Hardworking sodium/ potassium pump fundamentally similar to free-flowing ion channel
Right now, in your body, tiny pumps in the fatty membranes surrounding all your cells are hard at work pushing select charged ions, such as sodium, potassium or calcium, through those membranes. Like a water pump in a high-rise apartment building overcoming the force of gravity to move water up to a tank on its roof, these ion pumps work against "electrochemical gradients" to transport ions from one side of the membrane to the other.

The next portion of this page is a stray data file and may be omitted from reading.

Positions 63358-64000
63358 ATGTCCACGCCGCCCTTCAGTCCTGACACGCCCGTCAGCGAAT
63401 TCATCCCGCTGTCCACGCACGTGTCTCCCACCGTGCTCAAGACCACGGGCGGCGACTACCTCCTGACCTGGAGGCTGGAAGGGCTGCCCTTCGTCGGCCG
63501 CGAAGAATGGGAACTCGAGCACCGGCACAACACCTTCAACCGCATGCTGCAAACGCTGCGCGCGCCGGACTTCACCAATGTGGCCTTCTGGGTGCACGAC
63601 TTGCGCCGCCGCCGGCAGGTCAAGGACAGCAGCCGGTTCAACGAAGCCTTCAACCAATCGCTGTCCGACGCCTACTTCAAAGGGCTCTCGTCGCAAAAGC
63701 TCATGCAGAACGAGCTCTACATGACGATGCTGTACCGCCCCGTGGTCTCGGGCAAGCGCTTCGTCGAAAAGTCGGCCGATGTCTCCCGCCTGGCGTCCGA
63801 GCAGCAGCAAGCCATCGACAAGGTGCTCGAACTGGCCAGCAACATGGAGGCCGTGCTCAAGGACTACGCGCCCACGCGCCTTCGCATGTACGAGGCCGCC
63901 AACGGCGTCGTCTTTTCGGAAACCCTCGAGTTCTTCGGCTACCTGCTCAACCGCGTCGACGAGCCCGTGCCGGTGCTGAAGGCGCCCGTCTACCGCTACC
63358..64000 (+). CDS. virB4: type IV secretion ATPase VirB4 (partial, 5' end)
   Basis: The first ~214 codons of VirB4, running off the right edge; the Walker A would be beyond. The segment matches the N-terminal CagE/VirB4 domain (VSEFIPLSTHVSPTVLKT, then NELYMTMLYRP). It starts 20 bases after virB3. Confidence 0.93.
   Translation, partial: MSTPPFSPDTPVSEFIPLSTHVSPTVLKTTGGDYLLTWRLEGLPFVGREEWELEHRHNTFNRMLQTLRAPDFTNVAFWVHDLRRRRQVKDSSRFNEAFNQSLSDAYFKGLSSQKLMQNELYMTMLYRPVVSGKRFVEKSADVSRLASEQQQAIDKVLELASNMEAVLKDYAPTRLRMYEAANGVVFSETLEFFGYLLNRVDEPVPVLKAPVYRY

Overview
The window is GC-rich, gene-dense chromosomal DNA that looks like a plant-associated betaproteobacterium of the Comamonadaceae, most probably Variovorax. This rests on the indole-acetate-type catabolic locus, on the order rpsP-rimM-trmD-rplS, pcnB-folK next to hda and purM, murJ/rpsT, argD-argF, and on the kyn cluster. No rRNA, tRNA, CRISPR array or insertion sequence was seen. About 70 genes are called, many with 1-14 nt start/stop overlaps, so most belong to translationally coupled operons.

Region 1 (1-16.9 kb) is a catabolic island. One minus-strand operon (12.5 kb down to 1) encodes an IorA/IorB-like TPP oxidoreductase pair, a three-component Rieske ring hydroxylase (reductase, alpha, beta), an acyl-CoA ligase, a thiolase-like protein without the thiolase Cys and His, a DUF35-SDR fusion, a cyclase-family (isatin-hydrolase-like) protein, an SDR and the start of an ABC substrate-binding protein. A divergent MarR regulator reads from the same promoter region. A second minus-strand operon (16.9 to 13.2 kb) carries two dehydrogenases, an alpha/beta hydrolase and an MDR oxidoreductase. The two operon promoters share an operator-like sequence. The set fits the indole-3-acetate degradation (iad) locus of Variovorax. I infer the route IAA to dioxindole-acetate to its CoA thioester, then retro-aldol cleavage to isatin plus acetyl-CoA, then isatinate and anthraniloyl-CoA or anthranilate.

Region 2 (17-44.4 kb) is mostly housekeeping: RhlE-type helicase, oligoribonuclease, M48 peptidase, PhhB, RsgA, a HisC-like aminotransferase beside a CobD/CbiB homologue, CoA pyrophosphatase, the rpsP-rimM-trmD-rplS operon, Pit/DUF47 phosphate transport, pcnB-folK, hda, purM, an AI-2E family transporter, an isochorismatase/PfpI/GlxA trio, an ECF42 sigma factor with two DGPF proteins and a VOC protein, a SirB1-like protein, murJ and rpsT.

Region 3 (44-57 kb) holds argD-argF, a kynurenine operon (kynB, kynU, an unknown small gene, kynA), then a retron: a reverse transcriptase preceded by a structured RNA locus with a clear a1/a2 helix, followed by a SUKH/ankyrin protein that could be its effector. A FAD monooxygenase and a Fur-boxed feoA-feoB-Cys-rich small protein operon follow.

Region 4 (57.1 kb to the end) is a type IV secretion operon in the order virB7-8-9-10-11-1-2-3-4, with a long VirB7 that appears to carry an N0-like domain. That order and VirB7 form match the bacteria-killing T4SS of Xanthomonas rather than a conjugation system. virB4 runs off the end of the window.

Other tiny machines, called ion channels, also embedded within membranes, are like the apartment buildings faucets: they harness the energy stored in this "uphill" process by allowing ions to rush back "downhill" across the cell membrane through the channels open pores.
Whitney Clavin | EurekAlert!
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